“I will pause to note how fantastical all of this sounds,” the email notes at one point. “Because even I can’t help but think that as I write.”

The writer claimed the “weapons” pointed at Huskins and Quinn were spray-painted squirt guns with laser pointers and flashlights attached, and assured that “if you do manage to pull me out of a hole someday, good job, well played. I’m not going to hurt anybody.”

“May God have mercy on us,” one email says. “We expect none from you.”

The last email was received on March 31, and the case appeared to have ground to a halt until last month, when Vallejo police called the FBI and said they were working a home invasion in Dublin that was similar to the victims’ account of the Huskins abduction.

That June 5 intrusion took place at 3:34 a.m. and ended when the suspect fled after the husband fought back and was hit in the head with a flashlight. Authorities found a cellphone at the home that they later traced to Muller’s mother’s home in Orangevale on Mississippi Bar Drive.

She told investigators that her son said he had lost his phone, and she said that he spends most of his time at the family’s South Lake Tahoe home on Genoa Avenue.

Investigators found a Ford Mustang near that home that had been reported stolen from a Vallejo street on Jan. 3. One of the earlier emails mentions the car, court documents state.

At 7:15 a.m. on June 8, Alameda County sheriff’s detectives executed a search warrant and found Muller at the South Lake Tahoe home, along with a laptop that belonged to Quinn.

The detectives also found two-way radios, a Super Soaker water gun painted black with a flashlight and laser pointer taped to it, and swim goggles covered in tape, including a pair that had a long blond hair stuck to the tape. Huskins has long blond hair, court documents note.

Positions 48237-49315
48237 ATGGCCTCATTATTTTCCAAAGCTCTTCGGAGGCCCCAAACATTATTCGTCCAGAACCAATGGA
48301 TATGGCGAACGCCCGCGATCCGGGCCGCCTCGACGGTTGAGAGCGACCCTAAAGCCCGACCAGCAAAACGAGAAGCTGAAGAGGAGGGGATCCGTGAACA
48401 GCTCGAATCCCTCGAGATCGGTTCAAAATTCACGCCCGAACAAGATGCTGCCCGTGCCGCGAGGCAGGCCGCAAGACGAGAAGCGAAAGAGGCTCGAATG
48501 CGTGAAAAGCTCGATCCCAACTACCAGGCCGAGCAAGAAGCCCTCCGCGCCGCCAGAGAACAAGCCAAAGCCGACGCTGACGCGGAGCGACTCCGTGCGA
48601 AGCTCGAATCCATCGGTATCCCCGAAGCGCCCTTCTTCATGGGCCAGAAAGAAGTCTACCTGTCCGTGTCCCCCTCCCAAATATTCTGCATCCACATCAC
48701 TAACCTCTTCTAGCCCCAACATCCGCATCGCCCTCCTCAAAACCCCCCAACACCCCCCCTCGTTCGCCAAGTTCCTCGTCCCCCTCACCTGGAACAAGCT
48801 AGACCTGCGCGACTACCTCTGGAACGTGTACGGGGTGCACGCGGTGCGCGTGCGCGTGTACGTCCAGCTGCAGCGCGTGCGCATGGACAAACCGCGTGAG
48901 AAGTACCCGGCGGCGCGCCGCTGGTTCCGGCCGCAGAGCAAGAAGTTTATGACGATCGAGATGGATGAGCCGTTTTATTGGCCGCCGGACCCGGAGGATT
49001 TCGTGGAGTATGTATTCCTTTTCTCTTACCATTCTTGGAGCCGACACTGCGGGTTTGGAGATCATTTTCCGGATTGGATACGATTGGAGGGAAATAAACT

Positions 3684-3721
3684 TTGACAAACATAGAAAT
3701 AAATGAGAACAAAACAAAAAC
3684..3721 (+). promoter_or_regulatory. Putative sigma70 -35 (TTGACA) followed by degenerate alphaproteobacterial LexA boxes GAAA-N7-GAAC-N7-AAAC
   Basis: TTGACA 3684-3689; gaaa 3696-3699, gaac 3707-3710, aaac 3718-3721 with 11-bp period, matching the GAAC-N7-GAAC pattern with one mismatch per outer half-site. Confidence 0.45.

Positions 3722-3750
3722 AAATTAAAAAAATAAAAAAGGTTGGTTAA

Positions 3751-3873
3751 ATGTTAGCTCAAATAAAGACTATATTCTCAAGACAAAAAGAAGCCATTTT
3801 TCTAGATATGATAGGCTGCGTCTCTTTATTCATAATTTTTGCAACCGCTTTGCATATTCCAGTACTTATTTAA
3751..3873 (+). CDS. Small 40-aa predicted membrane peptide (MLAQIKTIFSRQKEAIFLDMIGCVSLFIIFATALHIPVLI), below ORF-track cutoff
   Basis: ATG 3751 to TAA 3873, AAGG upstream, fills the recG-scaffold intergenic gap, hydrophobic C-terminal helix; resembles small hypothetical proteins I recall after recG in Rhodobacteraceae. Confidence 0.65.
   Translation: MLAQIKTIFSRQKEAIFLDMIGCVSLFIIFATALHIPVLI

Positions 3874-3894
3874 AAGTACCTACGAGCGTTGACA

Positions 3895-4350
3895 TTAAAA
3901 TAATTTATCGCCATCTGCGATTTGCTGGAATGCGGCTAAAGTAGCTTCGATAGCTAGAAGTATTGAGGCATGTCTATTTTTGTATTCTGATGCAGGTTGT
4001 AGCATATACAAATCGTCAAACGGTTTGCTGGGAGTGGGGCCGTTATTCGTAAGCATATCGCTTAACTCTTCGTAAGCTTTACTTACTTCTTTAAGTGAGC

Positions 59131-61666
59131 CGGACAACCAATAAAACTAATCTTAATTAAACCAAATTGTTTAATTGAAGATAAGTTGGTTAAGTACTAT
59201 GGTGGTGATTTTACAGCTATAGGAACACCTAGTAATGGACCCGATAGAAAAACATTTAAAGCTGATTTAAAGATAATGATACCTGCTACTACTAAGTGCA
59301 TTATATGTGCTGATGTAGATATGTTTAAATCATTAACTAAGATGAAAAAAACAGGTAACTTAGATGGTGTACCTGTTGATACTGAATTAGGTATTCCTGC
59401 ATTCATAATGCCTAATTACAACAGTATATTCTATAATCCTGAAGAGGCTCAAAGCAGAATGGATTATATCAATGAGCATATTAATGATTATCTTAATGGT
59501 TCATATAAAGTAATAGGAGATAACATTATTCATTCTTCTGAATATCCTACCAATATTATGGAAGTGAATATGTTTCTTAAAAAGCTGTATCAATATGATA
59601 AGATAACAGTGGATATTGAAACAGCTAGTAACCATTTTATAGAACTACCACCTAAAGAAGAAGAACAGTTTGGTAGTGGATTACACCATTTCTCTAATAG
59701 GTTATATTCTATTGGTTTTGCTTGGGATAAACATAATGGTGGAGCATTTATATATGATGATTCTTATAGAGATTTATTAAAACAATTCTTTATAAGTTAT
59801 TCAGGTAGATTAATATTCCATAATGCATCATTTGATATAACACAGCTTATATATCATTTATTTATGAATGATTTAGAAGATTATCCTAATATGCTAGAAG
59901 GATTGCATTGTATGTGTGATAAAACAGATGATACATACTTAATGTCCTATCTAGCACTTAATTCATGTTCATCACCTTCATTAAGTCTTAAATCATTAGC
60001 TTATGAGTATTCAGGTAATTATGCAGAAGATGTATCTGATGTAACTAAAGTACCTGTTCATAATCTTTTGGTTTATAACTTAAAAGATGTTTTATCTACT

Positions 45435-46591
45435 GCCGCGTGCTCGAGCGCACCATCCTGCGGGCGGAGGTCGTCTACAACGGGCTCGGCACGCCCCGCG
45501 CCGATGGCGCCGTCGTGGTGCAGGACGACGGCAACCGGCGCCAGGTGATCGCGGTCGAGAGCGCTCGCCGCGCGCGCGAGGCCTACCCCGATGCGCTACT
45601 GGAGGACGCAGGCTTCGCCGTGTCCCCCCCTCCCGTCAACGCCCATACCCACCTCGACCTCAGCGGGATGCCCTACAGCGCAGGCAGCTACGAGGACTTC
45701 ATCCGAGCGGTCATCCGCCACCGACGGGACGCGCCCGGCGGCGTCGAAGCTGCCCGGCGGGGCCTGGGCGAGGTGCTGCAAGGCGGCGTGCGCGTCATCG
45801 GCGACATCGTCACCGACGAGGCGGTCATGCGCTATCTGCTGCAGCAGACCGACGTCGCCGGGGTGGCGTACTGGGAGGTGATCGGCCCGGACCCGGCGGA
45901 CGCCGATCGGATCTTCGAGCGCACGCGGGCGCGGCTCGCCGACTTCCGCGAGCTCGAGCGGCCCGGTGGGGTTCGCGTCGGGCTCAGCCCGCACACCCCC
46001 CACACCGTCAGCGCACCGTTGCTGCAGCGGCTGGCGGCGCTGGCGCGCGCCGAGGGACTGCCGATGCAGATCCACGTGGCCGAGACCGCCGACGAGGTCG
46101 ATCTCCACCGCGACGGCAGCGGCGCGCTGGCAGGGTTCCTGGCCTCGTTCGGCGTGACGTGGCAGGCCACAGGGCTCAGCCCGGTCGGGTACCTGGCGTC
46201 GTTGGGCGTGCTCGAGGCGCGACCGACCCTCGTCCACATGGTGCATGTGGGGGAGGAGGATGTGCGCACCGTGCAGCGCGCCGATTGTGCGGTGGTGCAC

They also found zip ties and a Huntington Beach address in the Mustang’s navigation system that matched the location where Huskins was dropped off in March.

After his arrest, Muller told investigators he served in the Marines from 1995 through 1999 and “suffered from Gulf War illness, problems with psychosis, and in 2008 was diagnosed with bipolar disorder.” Records show Muller has been troubled for some time.

The FBI noted Monday in a prepared statement that the investigation is continuing.

No one answered the door at Muller’s Orangevale residence Monday.

Court papers note that Muller “was a subject” in a 2009 investigation in Palo Alto involving burglary, criminal threats, robbery and attempted sexual assault. No one was arrested in that investigation.

Muller is also the target of disbarment proceedings, partly for failing to reimburse an “unearned fee” and refusing to respond to the accusation when called upon to do so by the State Bar Court, according to bar documents on its website. Johnson, Muller’s attorney, said his client had stopped showing up for appearances in court. Johnson said his client had a general civil practice, but “utterly failed at it.”

Muller petitioned for bankruptcy protection last year, listing assets of less than $50,000 and liabilities of between $100,000 and $500,000 that he ascribed mostly to consumer debt.

He currently is being held in lieu of $380,000 bail in Alameda County’s Santa Rita Jail on seven felony counts charging him in the Dublin home invasion with robbery and burglary.

Johnson said Muller’s mental state will play a large role in how any prosecution unfolds.

“Matt Muller suffers from significant, ongoing and at times debilitating mental health issues,” he said. “We will determine how those issues may bear on his defense to kidnapping in federal court.”

Sam Stanton: 916-321-1091, @StantonSam. Jennifer Crane and Jeanne Kuang contributed to this report.